O'Kane asserts that while it's not yet a formal diagnosis, he believes PPSD – or something similar – will be clinically recognised soon, as the psychological fallout of the pandemic becomes clearer.

“My key concern is that many people will have experienced varying degrees of trauma over the past two years: loss, isolation, illness, unable to say goodbye to loved ones, business failures and horrific news headlines daily. The list is endless,” he says. “The issue for me is the ‘invisibility’ of a pandemic. There is a real risk that trauma impact will be minimised, whereas an event like a war would normalise the consequential impact of trauma.”

O'Kane also points out that people often mistakenly believe that trauma symptoms will be seen at the time of the event, but in reality, it's often a few months or even years later. That could explain why so many of us are feeling emotionally void right now, even though life has been back to ‘normal’ for quite some time.

It's also because when we're in the midst of a traumatic event, our brains respond in crisis mode. “Our threat systems are highly activated, so we are hardwired to self-protect and be ‘on guard’ during those periods,” explains O'Kane. “It’s the aftermath that allows space for emotions to arise and this can be an array of emotions such as sadness, anger, listlessness, numbness, and disbelief.

“The aftermath is the period when self-care, self-compassion, and self-patience really counts. You have experienced an incredibly difficult period of your life. Healing needs time, space and understanding.”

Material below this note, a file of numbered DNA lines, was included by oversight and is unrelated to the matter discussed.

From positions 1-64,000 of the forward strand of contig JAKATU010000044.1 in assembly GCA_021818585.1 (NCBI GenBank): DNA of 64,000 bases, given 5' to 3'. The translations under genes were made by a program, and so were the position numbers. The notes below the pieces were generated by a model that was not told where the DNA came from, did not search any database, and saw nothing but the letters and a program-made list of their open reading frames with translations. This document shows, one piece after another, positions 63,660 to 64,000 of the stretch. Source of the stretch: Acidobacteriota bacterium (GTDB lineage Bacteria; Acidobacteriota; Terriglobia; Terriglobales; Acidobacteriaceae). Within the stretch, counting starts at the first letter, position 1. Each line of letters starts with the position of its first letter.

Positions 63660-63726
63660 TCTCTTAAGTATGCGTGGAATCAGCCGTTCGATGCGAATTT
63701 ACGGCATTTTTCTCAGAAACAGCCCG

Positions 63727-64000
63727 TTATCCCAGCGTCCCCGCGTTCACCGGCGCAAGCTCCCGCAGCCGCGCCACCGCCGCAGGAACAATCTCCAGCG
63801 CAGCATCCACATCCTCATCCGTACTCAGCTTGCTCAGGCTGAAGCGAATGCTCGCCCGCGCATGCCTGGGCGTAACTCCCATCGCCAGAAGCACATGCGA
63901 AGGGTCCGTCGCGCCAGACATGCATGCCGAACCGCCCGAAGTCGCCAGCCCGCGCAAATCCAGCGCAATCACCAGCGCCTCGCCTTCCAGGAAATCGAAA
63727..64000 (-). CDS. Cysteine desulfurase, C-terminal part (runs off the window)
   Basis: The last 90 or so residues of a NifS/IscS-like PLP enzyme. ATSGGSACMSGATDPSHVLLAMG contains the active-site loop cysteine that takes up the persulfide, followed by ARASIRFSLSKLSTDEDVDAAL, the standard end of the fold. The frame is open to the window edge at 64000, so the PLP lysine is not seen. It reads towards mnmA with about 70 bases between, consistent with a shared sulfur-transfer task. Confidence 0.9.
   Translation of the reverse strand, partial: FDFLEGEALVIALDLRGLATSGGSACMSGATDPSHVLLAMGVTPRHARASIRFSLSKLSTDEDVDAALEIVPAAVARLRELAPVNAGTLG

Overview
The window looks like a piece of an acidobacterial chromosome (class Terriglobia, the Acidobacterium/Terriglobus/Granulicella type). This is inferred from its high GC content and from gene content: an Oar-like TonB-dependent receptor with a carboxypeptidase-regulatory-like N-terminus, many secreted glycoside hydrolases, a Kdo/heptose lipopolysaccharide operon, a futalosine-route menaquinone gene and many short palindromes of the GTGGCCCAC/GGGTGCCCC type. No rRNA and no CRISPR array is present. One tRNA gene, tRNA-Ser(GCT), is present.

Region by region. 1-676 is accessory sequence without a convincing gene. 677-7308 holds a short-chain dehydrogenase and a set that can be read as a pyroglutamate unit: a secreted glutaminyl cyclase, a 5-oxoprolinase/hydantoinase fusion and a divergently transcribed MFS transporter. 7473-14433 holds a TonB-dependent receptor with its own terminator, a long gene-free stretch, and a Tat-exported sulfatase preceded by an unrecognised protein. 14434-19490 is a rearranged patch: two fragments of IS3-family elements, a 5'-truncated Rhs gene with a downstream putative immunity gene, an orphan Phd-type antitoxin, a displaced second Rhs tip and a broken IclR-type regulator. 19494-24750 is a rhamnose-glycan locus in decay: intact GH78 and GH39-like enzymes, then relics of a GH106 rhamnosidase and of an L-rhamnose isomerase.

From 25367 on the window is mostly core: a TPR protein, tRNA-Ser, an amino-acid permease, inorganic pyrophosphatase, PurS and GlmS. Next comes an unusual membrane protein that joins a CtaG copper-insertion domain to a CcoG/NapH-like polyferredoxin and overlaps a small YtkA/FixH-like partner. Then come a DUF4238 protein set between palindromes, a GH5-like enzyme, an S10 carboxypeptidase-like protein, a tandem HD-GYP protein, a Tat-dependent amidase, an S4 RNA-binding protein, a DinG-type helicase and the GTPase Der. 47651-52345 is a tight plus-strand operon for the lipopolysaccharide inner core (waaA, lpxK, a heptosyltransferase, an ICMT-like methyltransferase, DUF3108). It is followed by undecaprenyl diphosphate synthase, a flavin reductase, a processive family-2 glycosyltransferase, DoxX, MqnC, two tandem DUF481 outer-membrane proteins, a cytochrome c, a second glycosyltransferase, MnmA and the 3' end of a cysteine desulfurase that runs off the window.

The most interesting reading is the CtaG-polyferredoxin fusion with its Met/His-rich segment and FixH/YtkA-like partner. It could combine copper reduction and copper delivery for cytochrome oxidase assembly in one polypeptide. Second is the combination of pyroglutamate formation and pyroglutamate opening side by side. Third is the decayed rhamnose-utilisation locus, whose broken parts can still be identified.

So, how do you recognise potential PPSD symptoms?

If you notice either new or worsening symptoms in the following areas since the pandemic, then it is possible some degree of trauma may be present and you may wish to seek professional help, according to O'Kane:

  • Increased levels of anxiety
  • Variations in mood
  • Sleep issues
  • Nightmares
  • Avoiding situations that remind you of pandemic/lockdowns
  • Feeling on guard on constantly vigilant about future pandemics or recurrences of Covid
  • Intrusive type thoughts about your pandemic experiences
  • Social anxiety
  • Demotivated and loss of interest in everyday life

How can you cope with PPSD?

  1. Always seek professional support if you are struggling to cope or symptoms feel overwhelming. Trauma responses often need professional support, and it’s important to recognise this.
  2. Prepare how you will readjust to ‘normal life’ and opt for a pace that is comfortable for you. Adapt a phased approach and don’t attempt to jump in too quickly.
  3. Create a daily schedule to help you reset. This might include designated time out periods, walks, exercise, meditation, or anything that helps you switch off. This will help you feel a greater sense of control and allow psychological recovery.
  4. Talk through any issues you are struggling with, even if it’s a friend who is a good listener. When you talk, you process material, and this leads to healing.
  5. Remember this has been unimaginably difficult for most people. Go easy on yourself.

If you're struggling to cope with your mental health, speak to your GP or visit mind.org.uk.